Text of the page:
Last month, Malaria Consortium – in partnership with the National Malaria Control Programme (NMCP), the World Health Organization (WHO) and the Centers for Disease Control and Prevention/President’s Malaria Initiative – held a training in Mon State to train members of the Vector Borne Disease Control staff at the Ministry of Health and data assistants at the WHO to use an innovative database system. The database will lead to improved surveillance, monitoring and evaluation in Myanmar.
Due to a shift towards a malaria elimination strategy in the country as well as the emergence of drug resistant malaria, surveillance of malaria cases has become a cornerstone of Myanmar’s national response. The data gathered from surveillance efforts informs strategy and allows policymakers to better guide the elimination strategy. As a result, proper data management is central to providing the foundation for a better understanding of the malaria landscape and allowing for a more targeted response.
The introduction of the Malaria Diagnosis and Treatment Database was meant to address existing gaps in data and to improve usability. Accompanied by a user manual written by Malaria Consortium, it allows users to easily enter data into the system, monitor data, and generate indicators and monthly reporting. In August and September, the database was piloted in Kyaikto and Padaung townships in order to test its potential for roll out at a larger scale. These pilots also informed further development by gathering feedback from users.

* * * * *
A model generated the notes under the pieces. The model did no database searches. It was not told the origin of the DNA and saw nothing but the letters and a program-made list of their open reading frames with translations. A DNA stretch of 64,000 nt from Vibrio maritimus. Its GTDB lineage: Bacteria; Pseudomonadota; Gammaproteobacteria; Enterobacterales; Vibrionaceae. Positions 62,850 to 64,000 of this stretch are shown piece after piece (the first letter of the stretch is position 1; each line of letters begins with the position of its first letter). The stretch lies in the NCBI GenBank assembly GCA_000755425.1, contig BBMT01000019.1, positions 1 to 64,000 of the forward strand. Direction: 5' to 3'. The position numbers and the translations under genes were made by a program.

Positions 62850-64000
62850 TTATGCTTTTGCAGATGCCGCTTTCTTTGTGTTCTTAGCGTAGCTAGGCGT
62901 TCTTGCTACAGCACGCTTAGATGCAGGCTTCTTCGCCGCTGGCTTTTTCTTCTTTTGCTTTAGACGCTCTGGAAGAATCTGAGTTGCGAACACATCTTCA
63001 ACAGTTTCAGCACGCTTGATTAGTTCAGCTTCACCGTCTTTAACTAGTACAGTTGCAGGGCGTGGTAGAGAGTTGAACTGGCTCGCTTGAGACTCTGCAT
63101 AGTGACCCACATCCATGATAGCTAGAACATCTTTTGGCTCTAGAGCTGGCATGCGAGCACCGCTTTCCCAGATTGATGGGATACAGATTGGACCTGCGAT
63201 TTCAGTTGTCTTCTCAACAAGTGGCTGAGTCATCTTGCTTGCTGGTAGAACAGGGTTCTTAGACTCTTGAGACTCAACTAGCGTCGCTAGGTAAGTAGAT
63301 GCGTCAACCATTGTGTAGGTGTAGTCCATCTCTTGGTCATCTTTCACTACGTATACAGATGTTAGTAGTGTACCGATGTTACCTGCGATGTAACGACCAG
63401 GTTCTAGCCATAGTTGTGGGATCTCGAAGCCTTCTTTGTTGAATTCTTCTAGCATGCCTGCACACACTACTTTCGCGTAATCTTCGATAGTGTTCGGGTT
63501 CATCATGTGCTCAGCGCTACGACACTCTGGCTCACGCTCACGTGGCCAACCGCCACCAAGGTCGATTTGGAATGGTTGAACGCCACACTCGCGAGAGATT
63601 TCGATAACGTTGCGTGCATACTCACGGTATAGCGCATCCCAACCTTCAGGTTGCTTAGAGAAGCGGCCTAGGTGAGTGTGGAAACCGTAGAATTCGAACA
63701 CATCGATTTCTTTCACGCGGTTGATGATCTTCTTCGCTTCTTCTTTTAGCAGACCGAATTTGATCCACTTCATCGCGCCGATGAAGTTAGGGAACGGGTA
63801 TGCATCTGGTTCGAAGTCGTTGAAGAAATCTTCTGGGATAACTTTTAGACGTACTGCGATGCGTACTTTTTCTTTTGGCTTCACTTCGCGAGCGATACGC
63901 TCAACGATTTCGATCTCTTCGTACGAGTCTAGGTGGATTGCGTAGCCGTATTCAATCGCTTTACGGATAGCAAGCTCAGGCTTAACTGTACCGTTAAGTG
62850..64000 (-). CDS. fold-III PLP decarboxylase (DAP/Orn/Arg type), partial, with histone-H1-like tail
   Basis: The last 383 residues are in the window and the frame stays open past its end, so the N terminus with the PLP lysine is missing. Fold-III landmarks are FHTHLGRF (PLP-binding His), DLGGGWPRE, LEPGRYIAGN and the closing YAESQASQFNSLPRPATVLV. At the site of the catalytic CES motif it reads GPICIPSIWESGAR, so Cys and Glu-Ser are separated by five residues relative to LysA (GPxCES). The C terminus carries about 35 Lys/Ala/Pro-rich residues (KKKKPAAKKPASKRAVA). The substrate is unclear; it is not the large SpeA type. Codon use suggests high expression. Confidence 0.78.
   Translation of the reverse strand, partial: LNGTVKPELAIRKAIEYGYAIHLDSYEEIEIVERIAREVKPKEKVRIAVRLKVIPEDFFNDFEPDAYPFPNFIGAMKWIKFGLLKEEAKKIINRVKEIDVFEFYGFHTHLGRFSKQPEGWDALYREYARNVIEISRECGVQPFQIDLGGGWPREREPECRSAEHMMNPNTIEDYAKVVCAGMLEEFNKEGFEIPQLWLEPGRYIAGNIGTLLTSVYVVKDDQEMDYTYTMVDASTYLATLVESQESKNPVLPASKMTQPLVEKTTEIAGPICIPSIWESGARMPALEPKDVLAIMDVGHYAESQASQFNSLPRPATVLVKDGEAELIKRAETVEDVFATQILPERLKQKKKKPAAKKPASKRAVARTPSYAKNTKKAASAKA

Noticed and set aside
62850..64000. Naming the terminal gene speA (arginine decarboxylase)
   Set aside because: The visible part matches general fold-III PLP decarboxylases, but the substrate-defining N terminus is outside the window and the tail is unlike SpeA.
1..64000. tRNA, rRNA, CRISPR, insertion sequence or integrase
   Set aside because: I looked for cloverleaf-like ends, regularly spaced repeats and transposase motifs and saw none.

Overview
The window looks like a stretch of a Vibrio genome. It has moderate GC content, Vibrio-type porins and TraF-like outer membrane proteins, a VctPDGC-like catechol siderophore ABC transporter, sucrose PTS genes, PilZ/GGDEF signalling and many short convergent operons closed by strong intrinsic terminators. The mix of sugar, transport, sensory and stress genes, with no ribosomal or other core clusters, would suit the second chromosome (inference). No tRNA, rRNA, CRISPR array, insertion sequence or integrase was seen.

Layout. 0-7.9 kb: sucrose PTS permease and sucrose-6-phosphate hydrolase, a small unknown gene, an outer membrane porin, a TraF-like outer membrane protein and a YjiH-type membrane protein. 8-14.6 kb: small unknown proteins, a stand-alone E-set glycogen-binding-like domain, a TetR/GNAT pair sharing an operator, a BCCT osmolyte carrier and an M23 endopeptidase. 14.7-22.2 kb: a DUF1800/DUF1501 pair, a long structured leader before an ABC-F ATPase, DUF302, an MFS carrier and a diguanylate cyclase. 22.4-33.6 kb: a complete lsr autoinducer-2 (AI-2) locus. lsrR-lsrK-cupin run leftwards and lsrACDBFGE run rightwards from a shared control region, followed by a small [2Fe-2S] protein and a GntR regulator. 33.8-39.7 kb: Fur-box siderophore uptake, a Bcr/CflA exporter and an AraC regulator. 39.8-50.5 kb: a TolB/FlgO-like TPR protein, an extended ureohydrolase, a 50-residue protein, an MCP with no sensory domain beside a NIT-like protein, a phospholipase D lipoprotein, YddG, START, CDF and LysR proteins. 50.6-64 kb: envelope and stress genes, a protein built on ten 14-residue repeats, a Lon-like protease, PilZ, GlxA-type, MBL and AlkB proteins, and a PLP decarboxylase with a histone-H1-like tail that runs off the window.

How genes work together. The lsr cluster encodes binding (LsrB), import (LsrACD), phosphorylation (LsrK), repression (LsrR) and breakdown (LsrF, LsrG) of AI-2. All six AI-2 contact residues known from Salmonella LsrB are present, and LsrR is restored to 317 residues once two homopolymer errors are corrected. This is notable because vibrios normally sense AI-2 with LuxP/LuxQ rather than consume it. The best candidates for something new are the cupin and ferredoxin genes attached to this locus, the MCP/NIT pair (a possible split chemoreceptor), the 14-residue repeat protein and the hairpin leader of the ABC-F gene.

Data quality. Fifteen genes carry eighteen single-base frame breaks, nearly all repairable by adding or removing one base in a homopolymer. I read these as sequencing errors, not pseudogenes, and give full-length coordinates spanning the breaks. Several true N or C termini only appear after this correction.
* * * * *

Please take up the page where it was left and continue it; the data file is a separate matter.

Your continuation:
The training event brought together WHO data assistants as well as Ministry of Health staff from Mon State to be trained to use the system and scale up its use to all 10 townships of Mon State.
“It is essential that participants, both WHO data assistants and Vector Borne Disease Control staff, eagerly participate and gain knowledge and experience with this new Access Database,” said Dr Zaw Min Tun, Mon State Public Health Director. “This training will provide more effective and efficient data management at the state and township levels. It will also contribute to the professional development of the participants.”
Dr Nyan Sint, the Malaria Regional Officer of Mon State, also spoke at the event. “Our Mon state is the first to deploy this database towards the preparation of surveillance activities to malaria elimination,” he said. “It is important to effectively capture malaria data as well as to ‘test, treat and track.’ We must also strengthen coordination among NMCP and all partners.”
Twenty participants took part in the training sessions, which were largely based on the user manual and covered practical issues such as numbering of monthly forms, data and time settings, data entry and monitoring, indicators, reporting and troubleshooting. The result was a better understanding of surveillance system strengthening, improved use of malaria forms, increased familiarity with the new database and an updated list of township health facilities in Mon State.
Over the next few months, Malaria Consortium and partners will work together to roll out this system in other states that are covered by the Regional Artemisinin Initiative project, and will discuss how the system can be scaled up further to other statesand eventually to the national level.